To No One’s Surprise, Woodstock 50 Has Been Canceled (Again)

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To No One’s Surprise, Woodstock 50 Has Been Canceled (Again)

Despite the efforts of festival organizers, the long-anticipated but incredibly troubled Woodstock 50 has been officially called off, per Variety.

Meant to commemorate 50 years since 1969’s famed Woodstock festival, Woodstock 50 was snakebitten from the beginning. Set for Aug. 16-18, the festival featured a lineup of big-name artists of today, as well as artists who performed at the original Woodstock. Finally though, after financial hell, venue changes, dropped acts and overall chaos, the festival has been knocked down for the final time and won’t be getting back up in 2019. The festival’s shareholders and vendors were notified Wednesday morning of the cancellation.

Woodstock co-founder issued a lengthy statement on the cancellation, per Variety:

We are saddened that a series of unforeseen setbacks has made it impossible to put on the Festival we imagined with the great line-up we had booked and the social engagement we were anticipating. When we lost the Glen and then Vernon Downs we looked for a way to do some good rather than just cancel. We formed a collaboration with HeadCount to do a smaller event at the Merriweather Pavilion to raise funds for them to get out the vote and for certain NGOs involved in fighting climate change. We released all the talent so any involvement on their part would be voluntary. Due to conflicting radius issues in the DC area many acts were unable to participate and others passed for their own reasons. I would like to encourage artists and agents, who all have been fully paid, to donate 10% of their fees to HeadCount or causes of their choice in the spirit of peace. Woodstock remains committed to social change and will continue to be active in support of HeadCount’s critical mission to get out the vote before the next election. We thank the artists, fans and partners who stood by us even in the face of adversity. My thoughts turn to Bethel and its celebration of our 50th Anniversary to reinforce the values of compassion, human dignity, and the beauty of our differences embraced by Woodstock.

Added the festival’s Greg Peck:

The unfortunate dispute with our financial partner and the resulting legal proceedings set us off course at a critical juncture, throwing a wrench in our plans and forcing us to find an alternate venue to Watkins Glen. The timing meant we had few choices where our artists would be able to perform. We worked hard to find a way to produce a proper tribute—and some great artists came aboard over the last week to support Woodstock 50—but time simply ran short. We are greatly disappointed and thank all of our supporters, including the team at Merriweather Post Pavilion and Howard County Executive Calvin Ball. Woodstock’s values of peace and tolerance are more important today than ever for all of us to stand for and we look to the future for ways to honor and celebrate these ideals.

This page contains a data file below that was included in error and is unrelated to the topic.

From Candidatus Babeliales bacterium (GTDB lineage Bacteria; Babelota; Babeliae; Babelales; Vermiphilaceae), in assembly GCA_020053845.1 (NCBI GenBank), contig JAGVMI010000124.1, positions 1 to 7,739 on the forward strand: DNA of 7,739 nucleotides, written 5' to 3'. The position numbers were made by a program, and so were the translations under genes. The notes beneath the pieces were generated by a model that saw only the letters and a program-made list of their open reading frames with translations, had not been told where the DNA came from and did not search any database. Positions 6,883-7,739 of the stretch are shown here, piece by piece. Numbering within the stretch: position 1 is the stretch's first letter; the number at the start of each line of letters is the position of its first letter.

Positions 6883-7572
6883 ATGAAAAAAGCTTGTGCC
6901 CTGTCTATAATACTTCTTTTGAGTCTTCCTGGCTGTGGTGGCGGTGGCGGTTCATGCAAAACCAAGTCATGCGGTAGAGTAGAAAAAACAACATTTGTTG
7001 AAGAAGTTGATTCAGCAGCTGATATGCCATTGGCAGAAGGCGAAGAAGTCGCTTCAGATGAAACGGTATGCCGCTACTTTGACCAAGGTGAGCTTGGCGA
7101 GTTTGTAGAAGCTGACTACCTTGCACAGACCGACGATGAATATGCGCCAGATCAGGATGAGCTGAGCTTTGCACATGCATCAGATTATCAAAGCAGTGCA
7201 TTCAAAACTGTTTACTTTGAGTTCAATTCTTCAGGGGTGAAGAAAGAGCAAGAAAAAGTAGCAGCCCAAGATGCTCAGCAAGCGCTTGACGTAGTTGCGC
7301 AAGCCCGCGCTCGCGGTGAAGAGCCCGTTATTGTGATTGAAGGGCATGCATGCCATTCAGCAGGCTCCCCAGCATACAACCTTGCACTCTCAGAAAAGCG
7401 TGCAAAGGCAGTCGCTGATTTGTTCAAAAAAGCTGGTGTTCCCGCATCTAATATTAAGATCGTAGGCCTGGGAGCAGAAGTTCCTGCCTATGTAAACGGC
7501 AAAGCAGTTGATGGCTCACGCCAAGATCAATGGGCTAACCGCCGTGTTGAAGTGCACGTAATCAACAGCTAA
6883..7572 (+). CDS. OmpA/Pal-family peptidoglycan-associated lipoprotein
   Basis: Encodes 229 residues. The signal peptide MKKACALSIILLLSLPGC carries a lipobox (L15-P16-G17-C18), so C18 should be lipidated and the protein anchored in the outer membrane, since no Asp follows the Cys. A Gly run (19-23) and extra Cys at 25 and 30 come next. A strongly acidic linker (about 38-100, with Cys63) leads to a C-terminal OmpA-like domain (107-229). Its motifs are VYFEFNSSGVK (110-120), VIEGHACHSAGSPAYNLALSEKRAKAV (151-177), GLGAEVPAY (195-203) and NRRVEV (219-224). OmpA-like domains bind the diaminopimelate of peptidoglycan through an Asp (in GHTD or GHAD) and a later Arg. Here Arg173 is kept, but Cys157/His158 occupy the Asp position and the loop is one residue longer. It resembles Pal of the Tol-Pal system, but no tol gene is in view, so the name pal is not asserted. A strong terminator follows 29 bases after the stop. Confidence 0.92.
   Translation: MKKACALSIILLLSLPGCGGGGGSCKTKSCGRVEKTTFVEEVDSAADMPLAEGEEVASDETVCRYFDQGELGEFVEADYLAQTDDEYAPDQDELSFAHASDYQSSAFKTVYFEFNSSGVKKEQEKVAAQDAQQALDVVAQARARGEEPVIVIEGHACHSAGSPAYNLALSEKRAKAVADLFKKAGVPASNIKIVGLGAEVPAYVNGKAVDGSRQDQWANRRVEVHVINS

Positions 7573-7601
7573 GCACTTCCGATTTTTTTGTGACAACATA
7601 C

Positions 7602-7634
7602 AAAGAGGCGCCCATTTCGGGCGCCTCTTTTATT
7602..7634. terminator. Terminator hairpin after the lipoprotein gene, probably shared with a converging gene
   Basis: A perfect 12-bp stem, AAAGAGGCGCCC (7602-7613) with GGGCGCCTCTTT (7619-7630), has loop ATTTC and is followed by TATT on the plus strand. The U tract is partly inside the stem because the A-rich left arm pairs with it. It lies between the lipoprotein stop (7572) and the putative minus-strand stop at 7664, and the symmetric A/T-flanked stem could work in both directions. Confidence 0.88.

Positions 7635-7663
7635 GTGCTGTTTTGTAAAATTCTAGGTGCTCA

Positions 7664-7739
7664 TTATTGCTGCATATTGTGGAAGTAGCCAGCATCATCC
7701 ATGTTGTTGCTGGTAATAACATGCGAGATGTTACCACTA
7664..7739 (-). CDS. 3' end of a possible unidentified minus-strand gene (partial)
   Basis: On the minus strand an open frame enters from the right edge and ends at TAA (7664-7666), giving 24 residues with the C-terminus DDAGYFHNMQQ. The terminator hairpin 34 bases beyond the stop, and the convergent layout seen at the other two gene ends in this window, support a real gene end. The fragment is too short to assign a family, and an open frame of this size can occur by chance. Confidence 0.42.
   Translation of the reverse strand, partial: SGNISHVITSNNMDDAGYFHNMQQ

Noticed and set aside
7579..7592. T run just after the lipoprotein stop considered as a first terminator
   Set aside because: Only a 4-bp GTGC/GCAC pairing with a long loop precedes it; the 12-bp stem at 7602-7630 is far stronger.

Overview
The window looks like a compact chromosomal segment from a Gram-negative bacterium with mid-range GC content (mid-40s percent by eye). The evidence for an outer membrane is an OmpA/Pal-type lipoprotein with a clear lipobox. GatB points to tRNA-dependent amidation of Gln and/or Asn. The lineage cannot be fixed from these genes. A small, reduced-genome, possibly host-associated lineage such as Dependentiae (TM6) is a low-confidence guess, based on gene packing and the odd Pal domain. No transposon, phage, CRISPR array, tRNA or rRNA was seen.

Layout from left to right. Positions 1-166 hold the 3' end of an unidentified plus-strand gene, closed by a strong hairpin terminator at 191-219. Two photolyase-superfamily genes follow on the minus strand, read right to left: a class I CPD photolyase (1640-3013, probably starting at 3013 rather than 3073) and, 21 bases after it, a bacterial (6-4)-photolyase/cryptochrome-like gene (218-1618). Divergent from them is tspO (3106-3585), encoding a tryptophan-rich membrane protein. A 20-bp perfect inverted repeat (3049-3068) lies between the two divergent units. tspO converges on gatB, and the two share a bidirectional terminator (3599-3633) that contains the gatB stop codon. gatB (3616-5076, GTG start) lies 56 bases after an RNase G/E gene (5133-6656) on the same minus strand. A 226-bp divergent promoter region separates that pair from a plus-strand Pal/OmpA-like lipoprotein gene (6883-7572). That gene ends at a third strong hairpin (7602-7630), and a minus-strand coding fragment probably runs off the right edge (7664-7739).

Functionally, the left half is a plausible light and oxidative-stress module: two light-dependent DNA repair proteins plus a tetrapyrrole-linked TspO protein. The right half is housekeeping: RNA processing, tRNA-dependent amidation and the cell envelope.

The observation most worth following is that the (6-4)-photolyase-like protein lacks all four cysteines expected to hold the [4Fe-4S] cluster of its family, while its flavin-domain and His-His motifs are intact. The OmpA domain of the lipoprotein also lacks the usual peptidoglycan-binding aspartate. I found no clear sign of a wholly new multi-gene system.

The festival was originally canceled (well, sort of) back in April due to claims that the production of the festival couldn’t be executed well enough. The original cancellation came just after The Black Keys pulled out of the festival, citing scheduling conflicts.

Subsequently, the festival was cleared to move ahead in May despite its financial disputes. However, even after resuming production, the festival seemed to be doomed from the start. The festival not only lost its original venue, but also lost its second venue before securing a third. But staying on trend with the troubled venture, headliner Jay-Z dropped out of the festival just a day after the new venue was secured.

Furthermore, Creedence Clearwater Revival founder, John Fogerty, who performed at the original Woodstock, pulled out of the festival, as well. Otherwise, in the days leading up to its final cancellation, The Lumineers, The Raconteurs and Miley Cyrus canceled their sets at the newly debunked festival.

Though on paper Woodstock 50 was a nice tribute to the 1969 event that will live on forever in music history, it’s probably for the best that the plug has been pulled. In an era where music festivals seem to be all the craze, promoters and companies are trying to get their foot in the door, and we all know how that can turn out. The fraudulent 2017 Fyre Festival in the Bahamas is the epitome of a festival gone wrong, and while Woodstock 50 luckily didn’t equate to the horrendous Fyre Festival, it is a perfect example of an ambitious festival gone wrong—thankfully, it won’t be taking any paying attendees down with it.

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